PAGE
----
That would be, of course, Buffy the Vampire Slayer, the series that put director Joss Whedon on the map and that quickly became a how-to-do-life manual for many women, of many generations. That was apparent when the topic came up during a holiday-party discussion with my colleagues, Inc. editor-at-large Leigh Buchanan and Inc. social media editor Stephanie Meyers.
Both of them are even more fervent about the show than I am; as Leigh writes today, “The only motivation you need to watch Buffy is curiosity about how great leaders are forged. Women especially. If you have daughters, watch it with them.”
Buffy was the original superhero, one who’s informed so many of the interesting and complicated--not just “strong”--female role models of TV today. I have my issues with Whedon, his feminism, and parts of how it manifests in Buffy (just tally up the death counts of male versus female characters in that universe), but I’ll always give the man credit for helping to start a revolution in how women get to be portrayed on TV and in pop culture.
The women of Buffy get to make mistakes, and to recover from them, and to change as they grow up. They get to be leaders and role models of many different styles, without arguing that one is necessarily the best. (Contrast Buffy’s stake-first-ask-questions-later willingness to act with Cordelia’s socially-savvy politicking or Willow’s deliberate researching and reasoning.)
Two decades later, it’s funny--frustrating, but funny--to see the persistent dearth of female superheroes at the movie theater, because so many of them now populate the smaller screen. There are the overt comic-book characters, like the new Agent Carter. There is the incredibly grey-shaded Olivia Pope, fearless leader of Scandal’s entertainingly horrible political gladiators. There’s Homeland’s Carrie Mathison, who makes terrible decisions and yet survives; there’s The Good Wife’s Alicia Florrick, who started from powerlessness and who has spent six years learning how to revel in power and ambition; there’s the defiantly unlikeable Hannah and her friends on Girls, who may not be superheroes but who get to make as many mistakes as mere mortals. On the other end of the spectrum, there’s my recent favorite, Phryne Fisher of Miss Fisher’s Murder Mysteries, who gets to be a 1920’s Australian flapper version of James Bond. All of them owe a debt to Buffy, and to Whedon.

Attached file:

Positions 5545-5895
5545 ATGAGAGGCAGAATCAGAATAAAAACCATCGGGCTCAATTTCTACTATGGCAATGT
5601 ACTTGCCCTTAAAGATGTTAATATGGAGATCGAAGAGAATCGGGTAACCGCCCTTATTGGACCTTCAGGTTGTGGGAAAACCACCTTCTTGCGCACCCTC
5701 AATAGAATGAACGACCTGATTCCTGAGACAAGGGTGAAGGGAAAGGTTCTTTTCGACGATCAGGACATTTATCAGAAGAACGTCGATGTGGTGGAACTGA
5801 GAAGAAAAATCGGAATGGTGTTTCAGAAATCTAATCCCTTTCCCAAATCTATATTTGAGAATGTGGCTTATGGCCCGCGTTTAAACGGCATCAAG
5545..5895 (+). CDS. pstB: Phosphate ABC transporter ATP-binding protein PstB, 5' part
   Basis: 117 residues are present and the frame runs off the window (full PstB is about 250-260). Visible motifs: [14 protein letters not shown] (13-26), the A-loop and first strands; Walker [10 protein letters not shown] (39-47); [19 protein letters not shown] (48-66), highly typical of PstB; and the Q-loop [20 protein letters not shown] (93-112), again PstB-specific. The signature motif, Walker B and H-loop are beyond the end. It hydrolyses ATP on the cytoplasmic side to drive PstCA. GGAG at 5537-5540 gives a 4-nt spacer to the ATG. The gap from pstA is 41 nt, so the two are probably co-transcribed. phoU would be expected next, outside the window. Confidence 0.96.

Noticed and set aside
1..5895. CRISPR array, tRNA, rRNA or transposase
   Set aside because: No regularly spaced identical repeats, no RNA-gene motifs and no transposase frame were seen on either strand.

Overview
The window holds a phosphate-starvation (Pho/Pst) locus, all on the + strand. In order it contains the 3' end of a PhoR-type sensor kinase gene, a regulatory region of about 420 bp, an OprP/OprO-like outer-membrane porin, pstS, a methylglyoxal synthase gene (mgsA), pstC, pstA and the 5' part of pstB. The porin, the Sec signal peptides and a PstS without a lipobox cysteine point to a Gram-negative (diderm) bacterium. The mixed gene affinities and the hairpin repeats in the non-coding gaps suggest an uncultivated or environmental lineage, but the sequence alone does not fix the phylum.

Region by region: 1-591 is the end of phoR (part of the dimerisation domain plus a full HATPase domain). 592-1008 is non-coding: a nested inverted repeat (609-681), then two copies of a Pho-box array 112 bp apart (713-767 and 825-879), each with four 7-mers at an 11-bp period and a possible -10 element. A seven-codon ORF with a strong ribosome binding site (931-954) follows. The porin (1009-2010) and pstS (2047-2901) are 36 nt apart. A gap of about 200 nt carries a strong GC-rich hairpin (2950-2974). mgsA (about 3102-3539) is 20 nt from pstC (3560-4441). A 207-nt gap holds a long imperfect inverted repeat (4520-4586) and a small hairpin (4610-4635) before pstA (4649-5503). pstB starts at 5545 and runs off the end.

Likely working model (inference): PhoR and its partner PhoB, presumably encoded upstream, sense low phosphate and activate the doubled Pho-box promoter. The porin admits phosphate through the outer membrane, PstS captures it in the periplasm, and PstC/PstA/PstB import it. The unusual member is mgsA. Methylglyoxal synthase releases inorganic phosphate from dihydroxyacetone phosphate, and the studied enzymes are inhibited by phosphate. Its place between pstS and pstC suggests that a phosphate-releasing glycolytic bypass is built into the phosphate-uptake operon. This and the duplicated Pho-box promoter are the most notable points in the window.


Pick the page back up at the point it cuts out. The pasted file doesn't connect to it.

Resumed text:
Monday, January 19, is Buffy Summers’s 34th birthday. To help her celebrate (with hopefully fewer crises than normal), Leigh reflects on what Buffy taught her about authority, analysis and sacrifice. Stephanie, meanwhile, points out that the most productive characters on Buffy were often its supervillains: “You don’t get to be a leader of demons without some serious entrepreneurial chops,” she writes, compiling a list of practical takeaways from the show’s Big Bads.
However you decide to celebrate the Slayer’s birthday, we hope you enjoy our tribute to a character, and a TV series, that taught us all how to save the world. A lot.